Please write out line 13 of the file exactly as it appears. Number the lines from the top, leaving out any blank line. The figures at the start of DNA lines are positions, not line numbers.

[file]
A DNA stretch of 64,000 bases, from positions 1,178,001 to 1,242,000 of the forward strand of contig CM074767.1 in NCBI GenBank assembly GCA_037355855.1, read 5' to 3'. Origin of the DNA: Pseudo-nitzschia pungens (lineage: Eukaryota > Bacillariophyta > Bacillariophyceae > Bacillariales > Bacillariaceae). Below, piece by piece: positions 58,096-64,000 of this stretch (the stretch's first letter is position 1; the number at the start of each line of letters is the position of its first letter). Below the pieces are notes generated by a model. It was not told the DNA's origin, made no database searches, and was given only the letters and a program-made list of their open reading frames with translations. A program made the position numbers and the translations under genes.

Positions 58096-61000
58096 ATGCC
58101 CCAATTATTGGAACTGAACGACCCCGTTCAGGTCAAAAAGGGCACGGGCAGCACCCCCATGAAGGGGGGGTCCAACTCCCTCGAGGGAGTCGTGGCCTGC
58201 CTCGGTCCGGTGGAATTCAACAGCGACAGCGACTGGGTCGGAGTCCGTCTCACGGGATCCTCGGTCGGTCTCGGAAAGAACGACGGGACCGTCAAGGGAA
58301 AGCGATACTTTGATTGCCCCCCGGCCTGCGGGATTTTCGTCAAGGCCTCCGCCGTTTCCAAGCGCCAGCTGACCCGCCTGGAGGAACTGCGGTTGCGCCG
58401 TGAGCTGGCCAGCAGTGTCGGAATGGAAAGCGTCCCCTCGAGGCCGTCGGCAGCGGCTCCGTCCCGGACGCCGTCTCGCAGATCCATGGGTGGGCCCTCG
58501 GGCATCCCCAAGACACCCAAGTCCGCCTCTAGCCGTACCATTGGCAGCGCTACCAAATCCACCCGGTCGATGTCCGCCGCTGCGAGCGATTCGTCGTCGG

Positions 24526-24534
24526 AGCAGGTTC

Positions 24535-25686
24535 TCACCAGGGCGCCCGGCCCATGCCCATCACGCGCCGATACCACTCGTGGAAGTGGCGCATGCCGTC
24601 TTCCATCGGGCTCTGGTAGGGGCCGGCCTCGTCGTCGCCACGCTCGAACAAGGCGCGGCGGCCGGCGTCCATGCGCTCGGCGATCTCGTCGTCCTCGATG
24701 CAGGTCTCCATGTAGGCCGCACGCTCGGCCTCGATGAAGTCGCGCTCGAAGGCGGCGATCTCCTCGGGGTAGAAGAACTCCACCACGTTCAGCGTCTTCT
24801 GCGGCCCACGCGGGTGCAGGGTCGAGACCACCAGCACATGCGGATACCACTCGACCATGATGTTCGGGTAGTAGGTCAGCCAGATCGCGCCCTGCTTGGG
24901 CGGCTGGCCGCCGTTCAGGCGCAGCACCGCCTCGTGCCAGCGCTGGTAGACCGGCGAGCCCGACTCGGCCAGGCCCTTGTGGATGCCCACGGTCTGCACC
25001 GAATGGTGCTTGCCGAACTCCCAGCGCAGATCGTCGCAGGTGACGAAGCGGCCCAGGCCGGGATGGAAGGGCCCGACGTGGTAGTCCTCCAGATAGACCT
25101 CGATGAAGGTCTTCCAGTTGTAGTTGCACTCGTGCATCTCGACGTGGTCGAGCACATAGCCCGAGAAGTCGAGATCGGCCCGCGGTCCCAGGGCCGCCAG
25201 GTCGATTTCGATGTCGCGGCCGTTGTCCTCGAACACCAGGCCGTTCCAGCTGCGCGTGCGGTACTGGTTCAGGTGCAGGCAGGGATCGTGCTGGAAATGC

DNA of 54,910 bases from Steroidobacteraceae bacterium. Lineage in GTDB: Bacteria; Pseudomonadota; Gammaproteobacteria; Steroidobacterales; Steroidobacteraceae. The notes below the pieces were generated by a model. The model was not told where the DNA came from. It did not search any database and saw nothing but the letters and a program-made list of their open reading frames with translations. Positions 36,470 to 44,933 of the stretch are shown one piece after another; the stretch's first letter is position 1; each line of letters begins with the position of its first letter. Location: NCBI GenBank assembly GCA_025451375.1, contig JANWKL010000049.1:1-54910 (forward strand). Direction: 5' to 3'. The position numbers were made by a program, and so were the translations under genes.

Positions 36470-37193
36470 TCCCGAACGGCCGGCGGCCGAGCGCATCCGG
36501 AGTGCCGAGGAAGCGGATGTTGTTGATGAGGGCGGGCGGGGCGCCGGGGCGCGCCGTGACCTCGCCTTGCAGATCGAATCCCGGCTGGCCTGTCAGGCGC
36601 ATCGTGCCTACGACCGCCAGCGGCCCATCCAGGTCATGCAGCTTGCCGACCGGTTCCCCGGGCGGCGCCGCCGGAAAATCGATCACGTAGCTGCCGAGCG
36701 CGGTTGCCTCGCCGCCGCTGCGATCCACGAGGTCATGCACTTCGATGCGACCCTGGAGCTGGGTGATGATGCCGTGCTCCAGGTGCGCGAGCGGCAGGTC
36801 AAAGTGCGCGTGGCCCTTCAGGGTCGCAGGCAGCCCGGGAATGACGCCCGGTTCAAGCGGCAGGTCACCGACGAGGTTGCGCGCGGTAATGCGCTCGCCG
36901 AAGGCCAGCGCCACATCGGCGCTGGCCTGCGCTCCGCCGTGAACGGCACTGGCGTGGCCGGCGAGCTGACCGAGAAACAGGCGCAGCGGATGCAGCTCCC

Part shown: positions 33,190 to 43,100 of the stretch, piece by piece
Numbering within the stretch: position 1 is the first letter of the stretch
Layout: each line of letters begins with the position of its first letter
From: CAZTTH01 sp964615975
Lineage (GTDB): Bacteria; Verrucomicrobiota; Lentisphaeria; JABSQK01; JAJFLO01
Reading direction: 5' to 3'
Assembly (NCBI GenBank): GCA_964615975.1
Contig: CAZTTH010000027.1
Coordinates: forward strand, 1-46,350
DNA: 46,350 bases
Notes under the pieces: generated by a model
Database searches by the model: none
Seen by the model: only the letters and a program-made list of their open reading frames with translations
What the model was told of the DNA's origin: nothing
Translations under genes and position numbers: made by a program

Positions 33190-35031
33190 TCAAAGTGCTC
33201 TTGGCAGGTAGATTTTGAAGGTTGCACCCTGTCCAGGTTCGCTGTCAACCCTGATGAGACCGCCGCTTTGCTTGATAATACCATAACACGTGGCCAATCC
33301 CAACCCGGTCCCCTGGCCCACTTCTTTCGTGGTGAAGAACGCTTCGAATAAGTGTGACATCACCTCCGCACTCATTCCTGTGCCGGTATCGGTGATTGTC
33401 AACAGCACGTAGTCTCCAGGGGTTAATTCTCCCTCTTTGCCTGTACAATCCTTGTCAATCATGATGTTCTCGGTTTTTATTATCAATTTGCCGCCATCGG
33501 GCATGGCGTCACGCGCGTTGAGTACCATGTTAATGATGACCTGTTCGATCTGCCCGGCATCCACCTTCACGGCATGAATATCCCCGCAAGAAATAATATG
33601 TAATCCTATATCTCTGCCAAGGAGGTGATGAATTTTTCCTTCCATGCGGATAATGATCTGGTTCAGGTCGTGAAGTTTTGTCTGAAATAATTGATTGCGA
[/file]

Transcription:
24601 TTCCATCGGGCTCTGGTAGGGGCCGGCCTCGTCGTCGCCACGCTCGAACAAGGCGCGGCGGCCGGCGTCCATGCGCTCGGCGATCTCGTCGTCCTCGATG